Another of the Stephens’ lines The Weston, Clevedon & Portishead was a significant marginal case which has been outlined elsewhere. Suffice to say that when the Government took control of the railways on 1st September 1939 the WC&P was excluded and it was closed in 1940.

The Kent lines continued their principal rural transport role, whilst also entertaining the military’s defence requirements, but the S&MR underwent the greatest change. Its war started with a real scare: declining traffic and deteriorating track forced the directors to consider shutting and lifting the central section from Kinnerley to Moele Brace. A firm decision to do this was made in June 1940, but in October the Military intervened. They quickly moved in and formally took over the railway from June 1941 to serve a series of ordnance storage areas that spread right along the main line. The central section of railway that had been proposed for closure was largely re-laid and became very busy, with 12 engines in steam each day and heavy trains, amongst which the remaining civilian goods traffic squeezed its way.

With the end of the War the new Labour Government made railway nationalisation a high priority. All controlled lines were to be swept into the net. There was to be no re-run of Stephens’ epic campaign after the First World War to retain independence. Men and machines were exhausted anyway. It was more a case of doting ‘I’s and crossing ‘T’s.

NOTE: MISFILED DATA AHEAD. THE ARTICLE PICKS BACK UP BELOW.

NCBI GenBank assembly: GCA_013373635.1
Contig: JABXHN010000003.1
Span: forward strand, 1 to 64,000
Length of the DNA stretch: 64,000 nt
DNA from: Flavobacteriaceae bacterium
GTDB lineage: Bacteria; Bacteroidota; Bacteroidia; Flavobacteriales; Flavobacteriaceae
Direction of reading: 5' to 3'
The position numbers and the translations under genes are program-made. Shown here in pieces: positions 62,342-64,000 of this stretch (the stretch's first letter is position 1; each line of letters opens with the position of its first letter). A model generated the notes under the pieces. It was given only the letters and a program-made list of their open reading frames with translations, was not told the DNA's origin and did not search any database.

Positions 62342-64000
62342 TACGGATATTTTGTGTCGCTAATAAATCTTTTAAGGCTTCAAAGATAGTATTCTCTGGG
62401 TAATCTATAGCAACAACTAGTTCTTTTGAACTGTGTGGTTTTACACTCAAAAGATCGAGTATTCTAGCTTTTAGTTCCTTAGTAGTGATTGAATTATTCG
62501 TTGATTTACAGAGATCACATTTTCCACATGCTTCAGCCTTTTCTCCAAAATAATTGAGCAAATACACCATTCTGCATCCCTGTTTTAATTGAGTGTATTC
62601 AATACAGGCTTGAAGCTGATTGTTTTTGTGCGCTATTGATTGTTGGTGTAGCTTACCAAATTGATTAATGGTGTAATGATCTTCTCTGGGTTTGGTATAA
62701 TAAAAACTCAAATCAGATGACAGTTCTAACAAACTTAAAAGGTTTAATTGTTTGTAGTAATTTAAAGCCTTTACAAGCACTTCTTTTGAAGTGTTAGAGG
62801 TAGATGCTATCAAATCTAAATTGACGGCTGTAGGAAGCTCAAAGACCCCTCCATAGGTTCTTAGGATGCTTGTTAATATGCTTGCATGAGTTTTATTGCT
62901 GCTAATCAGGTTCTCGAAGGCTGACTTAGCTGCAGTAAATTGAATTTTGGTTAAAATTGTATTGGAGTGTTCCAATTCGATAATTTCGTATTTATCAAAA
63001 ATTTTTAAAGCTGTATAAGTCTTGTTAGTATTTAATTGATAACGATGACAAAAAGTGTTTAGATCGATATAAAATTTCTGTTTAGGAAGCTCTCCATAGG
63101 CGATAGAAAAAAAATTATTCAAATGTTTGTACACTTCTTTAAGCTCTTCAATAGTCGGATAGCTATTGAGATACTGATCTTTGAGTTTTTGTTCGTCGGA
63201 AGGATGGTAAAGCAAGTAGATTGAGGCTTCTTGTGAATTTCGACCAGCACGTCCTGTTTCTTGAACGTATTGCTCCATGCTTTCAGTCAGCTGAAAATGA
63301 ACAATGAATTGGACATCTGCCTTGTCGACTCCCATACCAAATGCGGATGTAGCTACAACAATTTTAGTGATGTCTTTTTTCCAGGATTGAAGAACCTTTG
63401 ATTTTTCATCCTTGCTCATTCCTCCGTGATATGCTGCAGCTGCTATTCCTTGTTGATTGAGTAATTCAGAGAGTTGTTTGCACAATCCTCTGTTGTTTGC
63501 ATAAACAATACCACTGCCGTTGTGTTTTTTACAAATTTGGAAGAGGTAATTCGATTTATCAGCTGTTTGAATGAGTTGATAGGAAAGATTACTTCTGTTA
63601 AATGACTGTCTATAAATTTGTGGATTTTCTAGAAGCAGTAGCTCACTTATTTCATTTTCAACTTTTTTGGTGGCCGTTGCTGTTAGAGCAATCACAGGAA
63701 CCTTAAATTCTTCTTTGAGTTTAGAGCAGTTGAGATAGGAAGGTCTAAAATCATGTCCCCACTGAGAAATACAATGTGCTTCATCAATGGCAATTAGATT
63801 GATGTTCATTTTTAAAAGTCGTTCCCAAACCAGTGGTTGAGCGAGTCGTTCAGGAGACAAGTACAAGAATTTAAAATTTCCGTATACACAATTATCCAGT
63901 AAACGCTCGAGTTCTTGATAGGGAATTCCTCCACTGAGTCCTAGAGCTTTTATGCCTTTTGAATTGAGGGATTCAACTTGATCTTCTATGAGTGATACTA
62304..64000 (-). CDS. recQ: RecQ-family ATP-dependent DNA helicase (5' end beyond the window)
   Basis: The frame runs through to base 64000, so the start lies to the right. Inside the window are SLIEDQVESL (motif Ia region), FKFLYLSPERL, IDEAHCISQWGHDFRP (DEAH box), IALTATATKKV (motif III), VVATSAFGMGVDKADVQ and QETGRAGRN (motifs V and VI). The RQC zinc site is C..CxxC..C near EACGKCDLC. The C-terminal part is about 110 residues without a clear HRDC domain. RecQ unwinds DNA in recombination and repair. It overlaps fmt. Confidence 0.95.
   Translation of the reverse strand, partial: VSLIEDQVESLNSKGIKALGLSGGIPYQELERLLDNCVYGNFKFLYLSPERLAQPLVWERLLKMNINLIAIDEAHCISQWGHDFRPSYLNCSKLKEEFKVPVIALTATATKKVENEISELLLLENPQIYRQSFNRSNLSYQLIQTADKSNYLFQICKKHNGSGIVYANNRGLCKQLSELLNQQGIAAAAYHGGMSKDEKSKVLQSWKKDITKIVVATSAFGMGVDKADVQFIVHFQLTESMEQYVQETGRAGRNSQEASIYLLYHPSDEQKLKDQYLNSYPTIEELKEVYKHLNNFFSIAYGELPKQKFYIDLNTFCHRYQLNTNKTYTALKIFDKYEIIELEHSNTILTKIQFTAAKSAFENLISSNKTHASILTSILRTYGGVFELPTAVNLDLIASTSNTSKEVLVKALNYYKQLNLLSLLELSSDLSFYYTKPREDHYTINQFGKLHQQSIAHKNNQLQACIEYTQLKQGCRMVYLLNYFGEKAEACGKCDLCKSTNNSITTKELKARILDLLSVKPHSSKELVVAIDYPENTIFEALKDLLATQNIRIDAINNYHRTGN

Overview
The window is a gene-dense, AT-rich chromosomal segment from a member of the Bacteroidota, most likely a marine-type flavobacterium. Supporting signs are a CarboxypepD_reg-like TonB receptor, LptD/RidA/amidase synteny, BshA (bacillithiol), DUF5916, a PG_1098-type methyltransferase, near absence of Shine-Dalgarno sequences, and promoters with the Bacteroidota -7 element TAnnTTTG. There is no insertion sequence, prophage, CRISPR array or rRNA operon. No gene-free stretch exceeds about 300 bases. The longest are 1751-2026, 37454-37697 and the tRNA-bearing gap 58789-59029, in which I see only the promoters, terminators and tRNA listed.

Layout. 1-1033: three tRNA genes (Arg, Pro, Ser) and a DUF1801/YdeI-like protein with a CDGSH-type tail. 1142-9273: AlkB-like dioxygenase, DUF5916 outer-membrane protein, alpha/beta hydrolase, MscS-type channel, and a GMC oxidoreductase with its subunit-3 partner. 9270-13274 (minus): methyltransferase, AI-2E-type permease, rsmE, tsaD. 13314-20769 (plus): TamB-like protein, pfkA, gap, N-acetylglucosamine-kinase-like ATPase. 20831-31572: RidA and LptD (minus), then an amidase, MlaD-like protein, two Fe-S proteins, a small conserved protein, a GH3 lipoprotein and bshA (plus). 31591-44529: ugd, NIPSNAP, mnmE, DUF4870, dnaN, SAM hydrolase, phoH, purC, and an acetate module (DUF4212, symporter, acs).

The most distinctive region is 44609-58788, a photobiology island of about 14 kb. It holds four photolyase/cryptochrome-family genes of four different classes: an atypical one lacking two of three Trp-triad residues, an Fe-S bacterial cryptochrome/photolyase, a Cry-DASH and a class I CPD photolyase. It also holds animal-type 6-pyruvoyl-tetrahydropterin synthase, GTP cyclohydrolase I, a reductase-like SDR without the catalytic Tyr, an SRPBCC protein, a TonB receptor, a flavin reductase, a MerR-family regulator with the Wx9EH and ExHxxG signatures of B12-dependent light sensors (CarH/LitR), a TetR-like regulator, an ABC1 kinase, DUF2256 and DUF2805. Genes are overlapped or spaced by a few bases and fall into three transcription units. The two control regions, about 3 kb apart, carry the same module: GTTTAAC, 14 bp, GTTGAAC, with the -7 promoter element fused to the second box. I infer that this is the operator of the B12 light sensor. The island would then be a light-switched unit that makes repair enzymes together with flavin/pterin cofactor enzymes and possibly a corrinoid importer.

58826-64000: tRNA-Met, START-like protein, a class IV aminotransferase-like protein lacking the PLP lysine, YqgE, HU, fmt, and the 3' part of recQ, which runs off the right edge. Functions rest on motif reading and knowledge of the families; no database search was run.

The Railways were to be run by the newly established Railway Executive (RE), a body that effectively emerged from the wartime Railway Executive Committee. Exercising overall control over all nationalised transport was the British Transport Commission (BTC), and it was they who initiated enquiries about the acquisition of the minor railways that had been, happily or otherwise, going about their business free of the State since 1939. To jump slightly ahead of our story, the newly formed British Transport Commission and the Railway Executive (trading as British Railways) considered whether they should mop up the previously uncontrolled odds and ends of the railway system that survived the war by, as they were empowered to do, absorbing these minor lines. The two, just surviving, remnants of Stephens’ former empire were discussed and dismissed in November 1948. The Festiniog was noted as carrying many summer passengers before the war but was in such a poor physical state that the heavy expenditure required made acquisition of ‘no advantage’. The Snailbeach was noted as of use to Shropshire County Council for roadstone but that ‘the railway should not be acquired’ .Two other railways that Stephens had engineered, the Edge Hill and the Ashover, were also considered but the former had of course never fully opened and was derelict. The Ashover still carried much limestone, but was worn out, and was noted as ‘being considered for conversion’ to standard gauge as far as the main line at Stretton. It was therefore cynically noted that if the line was not acquired, this would give the main line additional traffic without expenditure by British Railways.